Watchguard SSO Made Simple(er) Part 2

By | November 16, 2013

This is the second part in our guide in getting Watchguard Single Sign on working in your active-directory environment.
See here for links to Part 1 and 
Part 3

Last time we covered installation of the SSO server agents on your server infrastructure, now we need to push the SSO client out to end users and allow the agent through Windows Firewall in a simple to manage manner.

 

Pushing the SSO Client out to end users

Once the servers have been configured you can add the client to the end users. The servers will pick up most requests anyway, but the SSO client on end user PC is for the more special cases or where your users don’t have a standard configuration.

Locate the “WG-Authentication-Client_11_7.msi” file you downloaded earlier. Upload this file to a location on your network that can be accessed by “Authenticated Users”.
When the GPO is applied on the end users pc, the computer makes the connection to the network share as the computer hostname not the user.
Typically I setup a “SoftwareDeployment” share just for these sorts of things, you can hide it and stop users from installing whatever software by adding a $ to the end of the sharename, dont forget to add “authenticated users” to the share and NTFS permissions for the folder.

Define NTFS permissions

Hidden Share example: \\server\softwaredeployment$

 

On your domain controller start your group policy editor

In windows 2008+ you can search for “group policy” and select “Group policy management”
In windows 2003, Start MMC and add the group policy management snap in

Open Group Policy

 

Expand your forest and locate the domain you wish to deploy the client into. Right click on the domain and click “Create a new GPO in this domain, and link it here”

Create a new GPO

 

Name the GPO something meaningful and click OK

Name the new GPO

 

Right click the new GPO and click “Edit…”

Edit the new GPO

 

All the changes should be done under computer configuration so all computers in the domain take the policy, you can prevent certain OU’s from using this policy if required.

In the GPO editor under “Computer Configuration > Policies > Software Settings > Software Installation” Right click in the whitespace and select “New > Package…”

Create new package

 

And browse to the MSI file making sure to use its network share. Keep in mind as mentioned before this network share needs to be accessible from anywhere you want the SSO agent to work from. Multiple site businesses with a single Watchguard for Wan access may consider using a DFS share or similar to speed up installation on boot.

Locate installation MSI

 

Select the Assigned deployment and click OK and that’s the software deployment configuration complete.

Select Deployment Method

Adding a Windows Firewall exclusion for the SSO agent

 

Now we need to open port 4116 on Windows Firewall

In the GPO editor that we have open from the previous step navigate to “Computer Configuration > Administrative Templates > Network > Network Connections > Windows Firewall > Domain Profile” and configure the “Windows Firewall: Define inbound port exceptions” policy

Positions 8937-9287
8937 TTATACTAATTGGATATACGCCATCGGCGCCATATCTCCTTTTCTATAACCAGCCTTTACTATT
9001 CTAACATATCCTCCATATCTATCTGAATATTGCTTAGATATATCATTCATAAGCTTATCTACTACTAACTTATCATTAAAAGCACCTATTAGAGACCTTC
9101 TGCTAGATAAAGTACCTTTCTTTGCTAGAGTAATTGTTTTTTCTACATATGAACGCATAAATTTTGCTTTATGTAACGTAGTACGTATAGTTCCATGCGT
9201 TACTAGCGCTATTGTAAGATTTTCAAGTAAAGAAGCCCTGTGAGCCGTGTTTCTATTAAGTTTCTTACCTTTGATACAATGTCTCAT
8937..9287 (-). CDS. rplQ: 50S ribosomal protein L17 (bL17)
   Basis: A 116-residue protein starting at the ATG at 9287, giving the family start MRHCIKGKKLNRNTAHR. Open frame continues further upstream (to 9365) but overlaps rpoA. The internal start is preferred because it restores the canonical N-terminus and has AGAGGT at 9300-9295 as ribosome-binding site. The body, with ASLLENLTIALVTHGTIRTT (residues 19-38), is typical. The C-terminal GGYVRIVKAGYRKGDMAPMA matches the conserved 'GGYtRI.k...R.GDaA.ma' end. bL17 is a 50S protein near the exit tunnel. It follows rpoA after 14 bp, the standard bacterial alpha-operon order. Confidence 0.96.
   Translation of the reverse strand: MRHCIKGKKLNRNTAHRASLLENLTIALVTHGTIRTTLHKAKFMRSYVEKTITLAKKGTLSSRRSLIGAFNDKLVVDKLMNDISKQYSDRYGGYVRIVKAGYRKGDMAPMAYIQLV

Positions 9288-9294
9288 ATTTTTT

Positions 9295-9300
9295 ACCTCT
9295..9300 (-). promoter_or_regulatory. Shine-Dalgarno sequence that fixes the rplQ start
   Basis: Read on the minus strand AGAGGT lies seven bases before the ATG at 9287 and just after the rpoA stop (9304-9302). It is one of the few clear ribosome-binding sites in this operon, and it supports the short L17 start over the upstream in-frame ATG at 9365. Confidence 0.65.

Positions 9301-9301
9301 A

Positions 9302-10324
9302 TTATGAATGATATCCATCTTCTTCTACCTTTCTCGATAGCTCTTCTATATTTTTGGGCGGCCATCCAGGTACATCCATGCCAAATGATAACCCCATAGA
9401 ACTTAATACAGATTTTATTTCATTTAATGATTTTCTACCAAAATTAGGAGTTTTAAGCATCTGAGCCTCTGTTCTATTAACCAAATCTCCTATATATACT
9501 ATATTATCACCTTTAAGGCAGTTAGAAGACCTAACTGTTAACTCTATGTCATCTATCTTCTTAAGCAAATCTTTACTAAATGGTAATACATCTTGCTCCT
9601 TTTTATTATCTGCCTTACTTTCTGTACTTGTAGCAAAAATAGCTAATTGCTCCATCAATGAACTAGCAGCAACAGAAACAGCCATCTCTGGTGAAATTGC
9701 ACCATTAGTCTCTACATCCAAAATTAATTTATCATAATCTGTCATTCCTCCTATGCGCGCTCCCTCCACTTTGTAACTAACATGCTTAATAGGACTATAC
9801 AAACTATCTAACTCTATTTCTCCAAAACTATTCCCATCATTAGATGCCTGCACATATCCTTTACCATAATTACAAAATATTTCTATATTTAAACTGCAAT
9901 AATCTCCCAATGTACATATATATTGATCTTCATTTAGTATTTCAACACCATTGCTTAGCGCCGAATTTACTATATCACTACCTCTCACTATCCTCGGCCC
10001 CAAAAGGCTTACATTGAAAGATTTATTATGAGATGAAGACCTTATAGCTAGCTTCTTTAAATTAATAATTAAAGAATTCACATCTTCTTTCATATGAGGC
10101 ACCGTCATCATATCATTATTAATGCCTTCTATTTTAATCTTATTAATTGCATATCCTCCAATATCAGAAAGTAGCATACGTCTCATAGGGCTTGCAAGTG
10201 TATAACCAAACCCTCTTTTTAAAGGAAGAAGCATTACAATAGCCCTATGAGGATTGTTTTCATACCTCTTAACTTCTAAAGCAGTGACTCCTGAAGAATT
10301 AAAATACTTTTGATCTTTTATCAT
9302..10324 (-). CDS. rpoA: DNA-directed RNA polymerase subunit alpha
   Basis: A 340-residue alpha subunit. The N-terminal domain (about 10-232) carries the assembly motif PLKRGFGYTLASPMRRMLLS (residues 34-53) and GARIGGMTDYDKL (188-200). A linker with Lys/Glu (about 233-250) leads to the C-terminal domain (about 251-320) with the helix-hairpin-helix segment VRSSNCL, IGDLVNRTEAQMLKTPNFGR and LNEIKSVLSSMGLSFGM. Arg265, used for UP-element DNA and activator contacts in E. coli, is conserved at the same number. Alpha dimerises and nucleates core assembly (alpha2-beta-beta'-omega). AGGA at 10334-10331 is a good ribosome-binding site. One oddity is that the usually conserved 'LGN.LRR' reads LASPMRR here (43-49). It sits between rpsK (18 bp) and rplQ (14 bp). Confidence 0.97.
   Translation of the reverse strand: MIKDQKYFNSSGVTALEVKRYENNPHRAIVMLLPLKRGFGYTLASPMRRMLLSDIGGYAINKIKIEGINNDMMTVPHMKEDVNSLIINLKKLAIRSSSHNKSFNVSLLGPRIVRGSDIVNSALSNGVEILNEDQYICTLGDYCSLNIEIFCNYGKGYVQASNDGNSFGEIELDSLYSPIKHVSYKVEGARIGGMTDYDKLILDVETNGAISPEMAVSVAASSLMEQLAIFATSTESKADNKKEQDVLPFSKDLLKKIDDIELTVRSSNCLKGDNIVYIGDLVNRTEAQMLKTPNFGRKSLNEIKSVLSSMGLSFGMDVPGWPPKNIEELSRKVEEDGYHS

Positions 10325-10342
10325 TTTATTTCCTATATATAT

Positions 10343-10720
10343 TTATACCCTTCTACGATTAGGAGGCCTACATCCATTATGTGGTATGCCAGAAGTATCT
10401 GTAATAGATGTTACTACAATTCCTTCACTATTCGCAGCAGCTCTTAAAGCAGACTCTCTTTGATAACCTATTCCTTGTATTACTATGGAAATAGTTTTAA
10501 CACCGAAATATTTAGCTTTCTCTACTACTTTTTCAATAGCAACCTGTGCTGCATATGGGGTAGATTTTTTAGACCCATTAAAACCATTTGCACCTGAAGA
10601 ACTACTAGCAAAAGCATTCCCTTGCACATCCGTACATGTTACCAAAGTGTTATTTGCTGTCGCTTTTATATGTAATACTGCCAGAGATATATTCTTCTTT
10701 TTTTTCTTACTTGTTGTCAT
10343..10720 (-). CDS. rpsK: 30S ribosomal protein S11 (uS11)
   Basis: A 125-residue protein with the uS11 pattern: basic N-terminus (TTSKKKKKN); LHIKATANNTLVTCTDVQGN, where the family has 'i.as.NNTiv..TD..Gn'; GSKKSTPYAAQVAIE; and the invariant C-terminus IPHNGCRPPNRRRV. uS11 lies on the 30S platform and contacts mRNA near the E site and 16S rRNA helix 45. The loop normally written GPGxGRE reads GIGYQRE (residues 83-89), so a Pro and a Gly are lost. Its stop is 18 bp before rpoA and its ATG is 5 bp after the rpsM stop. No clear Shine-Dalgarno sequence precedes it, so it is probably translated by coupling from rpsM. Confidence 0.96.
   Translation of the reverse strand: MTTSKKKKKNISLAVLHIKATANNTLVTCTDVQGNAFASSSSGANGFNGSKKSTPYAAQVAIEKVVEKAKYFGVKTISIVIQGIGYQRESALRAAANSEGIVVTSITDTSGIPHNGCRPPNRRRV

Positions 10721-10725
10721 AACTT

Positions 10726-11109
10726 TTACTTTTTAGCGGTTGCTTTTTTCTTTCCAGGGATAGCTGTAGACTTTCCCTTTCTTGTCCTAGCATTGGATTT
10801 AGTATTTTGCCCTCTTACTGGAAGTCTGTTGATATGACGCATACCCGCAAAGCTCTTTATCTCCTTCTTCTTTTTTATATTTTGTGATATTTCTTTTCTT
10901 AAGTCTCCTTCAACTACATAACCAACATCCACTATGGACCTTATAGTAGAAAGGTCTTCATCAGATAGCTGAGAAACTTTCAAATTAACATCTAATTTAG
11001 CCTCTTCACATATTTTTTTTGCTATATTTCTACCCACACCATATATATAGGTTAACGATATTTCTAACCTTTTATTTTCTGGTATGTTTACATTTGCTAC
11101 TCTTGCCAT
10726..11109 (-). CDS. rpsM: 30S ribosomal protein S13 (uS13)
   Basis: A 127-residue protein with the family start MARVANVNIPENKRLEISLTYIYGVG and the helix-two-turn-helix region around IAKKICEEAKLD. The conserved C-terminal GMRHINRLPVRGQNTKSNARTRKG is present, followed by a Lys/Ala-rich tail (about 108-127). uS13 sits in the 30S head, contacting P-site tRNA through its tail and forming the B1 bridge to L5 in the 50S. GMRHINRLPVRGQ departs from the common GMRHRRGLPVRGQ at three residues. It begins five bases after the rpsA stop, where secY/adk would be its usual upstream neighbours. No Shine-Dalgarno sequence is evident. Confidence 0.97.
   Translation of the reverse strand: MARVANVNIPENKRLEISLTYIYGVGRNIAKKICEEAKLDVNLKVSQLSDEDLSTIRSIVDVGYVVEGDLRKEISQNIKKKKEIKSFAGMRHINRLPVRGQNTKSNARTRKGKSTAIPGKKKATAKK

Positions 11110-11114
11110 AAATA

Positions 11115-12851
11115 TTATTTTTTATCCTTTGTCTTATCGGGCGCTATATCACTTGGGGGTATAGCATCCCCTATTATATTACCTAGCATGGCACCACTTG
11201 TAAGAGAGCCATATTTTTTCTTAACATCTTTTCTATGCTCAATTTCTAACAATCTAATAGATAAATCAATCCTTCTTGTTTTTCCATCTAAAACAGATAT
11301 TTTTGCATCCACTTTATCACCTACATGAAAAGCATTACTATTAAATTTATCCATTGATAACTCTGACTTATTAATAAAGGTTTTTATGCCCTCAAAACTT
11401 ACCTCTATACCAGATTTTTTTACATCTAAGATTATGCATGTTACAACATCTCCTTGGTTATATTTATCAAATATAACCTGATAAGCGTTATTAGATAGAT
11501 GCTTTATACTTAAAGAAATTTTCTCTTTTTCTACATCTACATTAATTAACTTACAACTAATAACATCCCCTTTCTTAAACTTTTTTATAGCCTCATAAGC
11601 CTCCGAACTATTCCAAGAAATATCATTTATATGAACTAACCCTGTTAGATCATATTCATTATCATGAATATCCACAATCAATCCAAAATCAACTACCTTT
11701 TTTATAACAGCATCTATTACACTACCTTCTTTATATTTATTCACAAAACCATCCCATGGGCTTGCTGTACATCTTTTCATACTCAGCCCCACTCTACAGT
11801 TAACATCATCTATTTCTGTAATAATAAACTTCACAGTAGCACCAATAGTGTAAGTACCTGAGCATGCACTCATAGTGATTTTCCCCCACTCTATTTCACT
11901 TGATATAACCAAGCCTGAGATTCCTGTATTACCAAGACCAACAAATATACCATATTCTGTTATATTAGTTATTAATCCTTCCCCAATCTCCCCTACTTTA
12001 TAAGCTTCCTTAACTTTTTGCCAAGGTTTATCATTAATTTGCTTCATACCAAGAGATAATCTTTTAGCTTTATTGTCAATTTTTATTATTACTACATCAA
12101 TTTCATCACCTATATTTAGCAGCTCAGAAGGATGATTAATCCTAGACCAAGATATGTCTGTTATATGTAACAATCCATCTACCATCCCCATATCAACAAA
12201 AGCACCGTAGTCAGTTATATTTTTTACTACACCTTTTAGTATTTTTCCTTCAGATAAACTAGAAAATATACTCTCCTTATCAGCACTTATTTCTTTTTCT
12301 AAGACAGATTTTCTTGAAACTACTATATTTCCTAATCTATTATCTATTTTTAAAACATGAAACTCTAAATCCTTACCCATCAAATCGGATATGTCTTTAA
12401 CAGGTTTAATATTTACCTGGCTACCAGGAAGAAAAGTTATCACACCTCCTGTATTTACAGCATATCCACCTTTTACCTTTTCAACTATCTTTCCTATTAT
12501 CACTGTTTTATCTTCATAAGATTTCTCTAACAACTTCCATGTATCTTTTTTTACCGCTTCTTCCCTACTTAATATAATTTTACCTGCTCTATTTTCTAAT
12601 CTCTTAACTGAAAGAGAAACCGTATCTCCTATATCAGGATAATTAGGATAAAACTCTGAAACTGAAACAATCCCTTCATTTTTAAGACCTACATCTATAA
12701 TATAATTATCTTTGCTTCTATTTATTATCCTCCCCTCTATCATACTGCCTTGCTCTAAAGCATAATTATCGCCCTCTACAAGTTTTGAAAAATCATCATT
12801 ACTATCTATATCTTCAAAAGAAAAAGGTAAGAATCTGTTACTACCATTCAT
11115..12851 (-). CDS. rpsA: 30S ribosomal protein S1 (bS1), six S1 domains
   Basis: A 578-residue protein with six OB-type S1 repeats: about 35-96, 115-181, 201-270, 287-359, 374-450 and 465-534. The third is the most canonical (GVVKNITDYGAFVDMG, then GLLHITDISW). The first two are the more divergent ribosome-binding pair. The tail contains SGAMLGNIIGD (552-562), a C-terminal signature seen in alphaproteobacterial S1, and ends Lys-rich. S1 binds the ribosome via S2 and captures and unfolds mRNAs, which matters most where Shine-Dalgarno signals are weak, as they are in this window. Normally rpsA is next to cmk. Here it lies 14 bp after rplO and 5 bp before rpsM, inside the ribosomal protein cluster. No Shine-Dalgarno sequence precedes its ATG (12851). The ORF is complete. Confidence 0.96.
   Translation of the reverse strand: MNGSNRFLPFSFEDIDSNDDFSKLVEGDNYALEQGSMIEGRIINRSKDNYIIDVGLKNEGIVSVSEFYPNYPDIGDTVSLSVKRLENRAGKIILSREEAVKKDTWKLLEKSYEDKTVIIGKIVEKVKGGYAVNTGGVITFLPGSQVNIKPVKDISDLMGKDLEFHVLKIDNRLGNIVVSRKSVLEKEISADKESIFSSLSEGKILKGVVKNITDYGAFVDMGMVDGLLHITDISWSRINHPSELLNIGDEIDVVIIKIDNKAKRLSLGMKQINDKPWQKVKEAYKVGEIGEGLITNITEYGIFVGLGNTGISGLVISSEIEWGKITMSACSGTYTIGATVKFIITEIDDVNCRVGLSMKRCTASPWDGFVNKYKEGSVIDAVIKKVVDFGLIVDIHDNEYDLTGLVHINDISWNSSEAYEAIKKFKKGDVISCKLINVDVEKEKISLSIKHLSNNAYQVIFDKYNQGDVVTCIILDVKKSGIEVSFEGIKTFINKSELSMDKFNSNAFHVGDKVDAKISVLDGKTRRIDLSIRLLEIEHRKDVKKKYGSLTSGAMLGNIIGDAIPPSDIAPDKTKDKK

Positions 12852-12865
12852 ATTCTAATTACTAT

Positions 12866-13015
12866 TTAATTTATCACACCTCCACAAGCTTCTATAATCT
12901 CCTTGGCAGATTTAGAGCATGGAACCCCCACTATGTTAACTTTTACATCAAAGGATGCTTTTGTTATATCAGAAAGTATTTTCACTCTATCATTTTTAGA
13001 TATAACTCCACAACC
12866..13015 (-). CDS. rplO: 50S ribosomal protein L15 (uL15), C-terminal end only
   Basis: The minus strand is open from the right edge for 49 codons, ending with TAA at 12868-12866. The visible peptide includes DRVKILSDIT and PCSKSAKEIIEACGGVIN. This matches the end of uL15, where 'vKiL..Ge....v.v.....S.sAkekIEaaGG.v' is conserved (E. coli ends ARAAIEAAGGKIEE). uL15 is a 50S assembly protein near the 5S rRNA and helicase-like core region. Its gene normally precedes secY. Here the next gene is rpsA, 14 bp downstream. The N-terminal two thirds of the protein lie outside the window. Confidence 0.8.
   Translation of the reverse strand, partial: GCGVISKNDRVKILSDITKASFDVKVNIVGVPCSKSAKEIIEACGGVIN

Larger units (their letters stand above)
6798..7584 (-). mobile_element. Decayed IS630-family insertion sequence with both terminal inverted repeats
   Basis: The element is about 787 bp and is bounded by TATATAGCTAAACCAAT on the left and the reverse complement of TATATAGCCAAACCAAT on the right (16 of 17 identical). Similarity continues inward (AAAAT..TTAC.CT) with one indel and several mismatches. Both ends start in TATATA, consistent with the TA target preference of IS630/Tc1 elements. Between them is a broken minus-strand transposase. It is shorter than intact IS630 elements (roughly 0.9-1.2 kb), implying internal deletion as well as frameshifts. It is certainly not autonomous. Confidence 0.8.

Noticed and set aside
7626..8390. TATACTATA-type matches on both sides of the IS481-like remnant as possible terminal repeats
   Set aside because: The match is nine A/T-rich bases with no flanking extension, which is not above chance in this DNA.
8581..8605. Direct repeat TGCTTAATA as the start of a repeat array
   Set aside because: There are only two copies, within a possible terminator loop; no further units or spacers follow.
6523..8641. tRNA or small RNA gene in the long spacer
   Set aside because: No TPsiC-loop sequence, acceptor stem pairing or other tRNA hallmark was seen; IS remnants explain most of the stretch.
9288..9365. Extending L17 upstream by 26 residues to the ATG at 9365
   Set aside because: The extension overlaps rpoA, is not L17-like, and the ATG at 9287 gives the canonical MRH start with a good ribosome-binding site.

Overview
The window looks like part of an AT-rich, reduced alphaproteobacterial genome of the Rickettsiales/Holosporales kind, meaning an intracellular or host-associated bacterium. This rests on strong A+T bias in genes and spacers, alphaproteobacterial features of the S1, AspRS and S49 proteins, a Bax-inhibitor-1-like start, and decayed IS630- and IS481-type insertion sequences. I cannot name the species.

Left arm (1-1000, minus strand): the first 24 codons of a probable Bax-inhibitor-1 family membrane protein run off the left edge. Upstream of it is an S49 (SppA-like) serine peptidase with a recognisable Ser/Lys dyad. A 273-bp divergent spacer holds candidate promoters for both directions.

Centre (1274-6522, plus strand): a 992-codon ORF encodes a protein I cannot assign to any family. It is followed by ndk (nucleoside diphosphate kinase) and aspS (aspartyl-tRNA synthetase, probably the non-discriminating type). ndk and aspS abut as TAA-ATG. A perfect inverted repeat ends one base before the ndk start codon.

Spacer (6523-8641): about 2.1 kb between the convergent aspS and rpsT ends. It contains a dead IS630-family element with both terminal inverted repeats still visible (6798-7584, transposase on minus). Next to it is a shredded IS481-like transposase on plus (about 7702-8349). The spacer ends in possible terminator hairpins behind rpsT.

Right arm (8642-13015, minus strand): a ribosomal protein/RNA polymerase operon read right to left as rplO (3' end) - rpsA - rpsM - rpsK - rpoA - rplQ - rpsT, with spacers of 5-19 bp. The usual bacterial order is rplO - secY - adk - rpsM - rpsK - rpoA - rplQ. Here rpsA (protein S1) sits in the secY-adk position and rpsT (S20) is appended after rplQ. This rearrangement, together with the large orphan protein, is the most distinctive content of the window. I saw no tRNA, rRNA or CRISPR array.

Once you enable this policy the “Show” button will be enabled

Define Firewall Rules

 

Click on the “Show…” button and add the following rule replacing 192.168.0.0/24 with your own range. For multiple ranges separate the networks with a comma

“4116:tcp:192.168.0.0/24:enabled:WatchguardSSO”

Firewall port exceptions

 

Close the rule and the policy editor.
Head on over to the “Settings” tab for the new policy and verify the settings are correct paying attention to the port numbers and network path of the install media.

GPO Settings

GPO Settings

 

Now we need to force a group policy update and AD replication.

Note: depending on your AD configuration this can take some time

Run the command “GPupdate /Force” to force your GPO’s to be pushed into the SYSVOL policies folder. If asked if logging out or rebooting the computer is okay, just answer no for now.

Then force a replication between all your AD controllers by running the command “repadmin /Syncall” this should complete with “SyncAll terminated with no errors” or something along the lines of replication in progress. If you receive any errors or permission denied, ensure you are using an administrative CMD window and FRS/DFS are both running. Otherwise refer to an Active Directory specialist.

 

Testing the Deployment

On and end user PC run the “Gpupdate /force” command and reboot when asked to. Upon reboot the computer should automatically download and install the WG SSO agent from your network share, Open the firewall ports required and start answering requests. You can check if the agent installed and is running by looking for the “Watchguard” folder in the Program Files folder on the test machine.

Note: if you dont run GPupdate /Force on the end user PC’s they will pickup new GPO’s in 90 minutes +/- 30 minutes by default.

Client Service

Client Service

 

That’s it for Part 2, so far we have obtained and installed all the relevant software for both the servers and clients. In part 3 we will configure the XTM appliance to make it all come together.

4 thoughts on “Watchguard SSO Made Simple(er) Part 2

  1. Jeff

    you won’t let me delete my comment so I will say never mind, I found the link near the top of the page.

    Reply
    1. James ArberJames Post author

      Sorry, Jeff. My bad there. I’ve thrown a link in at the bottom for anyone looking for it.

      Reply
  2. Pingback: Watchguard SSO Made Simple(er) Part 1 | Skype4BAdmin.com

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